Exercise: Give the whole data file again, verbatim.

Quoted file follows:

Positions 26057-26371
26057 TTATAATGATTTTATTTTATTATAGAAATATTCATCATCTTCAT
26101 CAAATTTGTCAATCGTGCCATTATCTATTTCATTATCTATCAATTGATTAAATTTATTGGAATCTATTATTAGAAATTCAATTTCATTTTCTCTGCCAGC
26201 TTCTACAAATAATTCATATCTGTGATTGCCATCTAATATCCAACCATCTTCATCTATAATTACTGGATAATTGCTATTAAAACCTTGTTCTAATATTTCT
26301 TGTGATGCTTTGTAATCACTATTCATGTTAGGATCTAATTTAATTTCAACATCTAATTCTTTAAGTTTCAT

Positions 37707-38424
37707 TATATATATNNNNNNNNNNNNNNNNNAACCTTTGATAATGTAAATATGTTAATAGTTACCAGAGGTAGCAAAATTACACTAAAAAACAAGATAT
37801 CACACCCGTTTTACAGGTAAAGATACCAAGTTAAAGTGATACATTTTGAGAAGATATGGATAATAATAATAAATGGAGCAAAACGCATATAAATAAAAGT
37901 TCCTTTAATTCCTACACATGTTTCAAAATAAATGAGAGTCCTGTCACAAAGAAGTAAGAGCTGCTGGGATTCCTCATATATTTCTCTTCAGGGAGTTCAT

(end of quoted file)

Positions 26057-26371
26057 TTATAATGATTTTATTTTATTATAGAAATATTCATCATCTTCAT
26101 CAAATTTGTCAATCGTGCCATTATCTATTTCATTATCTATCAATTGATTAAATTTATTGGAATCTATTATTAGAAATTCAATTTCATTTTCTCTGCCAGC
26201 TTCTACAAATAATTCATATCTGTGATTGCCATCTAATATCCAACCATCTTCATCTATAATTACTGGATAATTGCTATTAAAACCTTGTTCTAATATTTCT
26301 TGTGATGCTTTGTAATCACTATTCATGTTAGGATCTAATTTAATTTCAACATCTAATTCTTTAAGTTTCAT

Positions 37707-38424
37707 TATATATATNNNNNNNNNNNNNNNNNAACCTTTGATAATGTAAATATGTTAATAGTTACCAGAGGTAGCAAAATTACACTAAAAAACAAGATAT
37801 CACACCCGTTTTACAGGTAAAGATACCAAGTTAAAGTGATACATTTTGAGAAGATATGGATAATAATAATAAATGGAGCAAAACGCATATAAATAAAAGT
37901 TCCTTTAATTCCTACACATGTTTCAAAATAAATGAGAGTCCTGTCACAAAGAAGTAAGAGCTGCTGGGATTCCTCATATATTTCTCTTCAGGGAGTTCAT